Adrien: Yeah, well, anyway we had quartet there and ah, somebody heard about it and they asked us to ah to sing there that night. We were accompanied; we weren't accompanied, but on the stage was also ah, what was this guys name? He was in a band from way back …well I can't think of it right now, but anyway, ah yes, ah another thing at one time, I was in the Liberty Theatre on Saturday afternoon. So you know you realize how early this was and I probably twenty or twenty-one and ah I was at the, in the Liberty Theatre and some kid walked in and he said "Airplane! Airplane!" Everybody rushed out of the theatre like it was it was on fire. We stood out there on Court Street, watched that airplane go by, after he disappeared out of sight, we all went back in [laughter] and finished the movie.
Interviewer Vic: What kind of acts did they have? Were they well known?
Interviewer Vic: Vaudeville. Ah performers that came here?
(Adrianne) Yeah, vaudeville. Luna especially had Vaudeville. Majestic had some too, but not as much as the Luna.
Interviewer Vic: Did you see any name stars at that time that ah you could recall?
Adrien: [chuckled] You wouldn't remember'em…[laughed]
Interviewer Vic: No, probably not. [both laughed]
Adrien: No, no, I can't think of right now. I'm sure there were some, there were some of our ah big name ah comedians.
Roy: Movies were the main go as far as I was concerned. I didn't care too much about the vaudeville [chuckled]
Interviewer Vic: Movies were silent?
Roy: Silent movies.
Adrien: But ah some, I forget who it was, I don't know if it was Jack Benny or it was somebody like that, that ah was there 'cause they said once they had played in Kankakee.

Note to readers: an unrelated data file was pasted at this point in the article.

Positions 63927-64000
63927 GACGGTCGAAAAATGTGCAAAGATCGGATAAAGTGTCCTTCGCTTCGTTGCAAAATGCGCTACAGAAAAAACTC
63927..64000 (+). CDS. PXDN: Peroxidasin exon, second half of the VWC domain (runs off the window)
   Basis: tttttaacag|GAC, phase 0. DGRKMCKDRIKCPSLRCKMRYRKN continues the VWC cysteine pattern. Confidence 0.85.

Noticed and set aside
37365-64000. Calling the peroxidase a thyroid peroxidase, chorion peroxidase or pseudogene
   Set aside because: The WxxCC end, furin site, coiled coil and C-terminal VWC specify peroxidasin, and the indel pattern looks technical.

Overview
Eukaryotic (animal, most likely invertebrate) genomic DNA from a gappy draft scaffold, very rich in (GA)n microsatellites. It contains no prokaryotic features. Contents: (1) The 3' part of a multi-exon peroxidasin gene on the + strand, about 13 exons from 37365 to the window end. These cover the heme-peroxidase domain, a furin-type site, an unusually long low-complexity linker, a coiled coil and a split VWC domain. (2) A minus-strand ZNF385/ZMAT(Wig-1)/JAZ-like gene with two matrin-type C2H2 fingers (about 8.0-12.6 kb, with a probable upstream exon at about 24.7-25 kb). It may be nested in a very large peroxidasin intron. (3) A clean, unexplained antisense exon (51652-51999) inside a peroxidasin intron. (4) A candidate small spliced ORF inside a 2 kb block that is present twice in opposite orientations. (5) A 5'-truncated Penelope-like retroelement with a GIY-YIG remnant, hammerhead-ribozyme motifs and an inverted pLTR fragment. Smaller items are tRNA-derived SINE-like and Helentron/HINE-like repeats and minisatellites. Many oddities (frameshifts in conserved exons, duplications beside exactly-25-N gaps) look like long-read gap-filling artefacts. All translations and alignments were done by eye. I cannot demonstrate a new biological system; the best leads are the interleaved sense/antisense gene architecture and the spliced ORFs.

Interviewer Vic: The old story that Fred McMurray was born in Kankakee.
Adrien: Yes that's right.
Interviewer Vic: Because his family was uh… [interrupted]
Adrien: Yeah, on my birthday.
Interviewer Vic: On your birthday?
Adrien: Yeah.. we're exactly the same age.
Interviewer Vic: Is that right?
Adrien: Yeah his parents were vaudeville people.
Interviewer Vic: Um uh.
Adrien: And apparently the mother got set, figured it was his time and when they stopped in Kankakee .. so they took her to what then the emergency hospital, now St. Mary's …and Fred McMurray was born there.
Interviewer Vic: Yeah..How we doing for tape Dave?
Dave King: We still got about 10 minutes.
Interviewer Vic: About 10 minutes..okay.
Roy: In the early days when Bourbonnais(ay) was Bourbonnais(ess) Grove
Interviewer Vic: Bourbonnais(ess) ..Yes.
Roy: Bourbonnais(ess) Grove.
Interviewer Vic: Yeah
Roy: The real Bourbonnai(ay) was Kankakee. That's its real name.
Interviewer Vic: It was already platted as Kankakee.
Roy: Yeah, you see the first platt, you see the town of Bourbonnais.
Interviewer Vic: Now you never, either of you, or Adrien, ever said Bourbonnais(ay) as the village was concerned until 1976 when the name was changed.
Roy: Yeah. Well of course in French, its Bourbonnais(ai).
Interviewer Vic: I've seen some old spellings of Francois Bourbonnais' name.
Roy: Francois—that's where Kankakee got its Bourbonnais at.
Interviewer Vic: Right. And its spelled phonetically as if it might have been pronounced Bourbonn-ya with kind of a twang on the end of it. Because they spell it with aint or something you know as if they were spelling it phonetically.
Adrien: It seems to me that for the pronunciation you would have to have a little, a little marker over the "i" I think it is.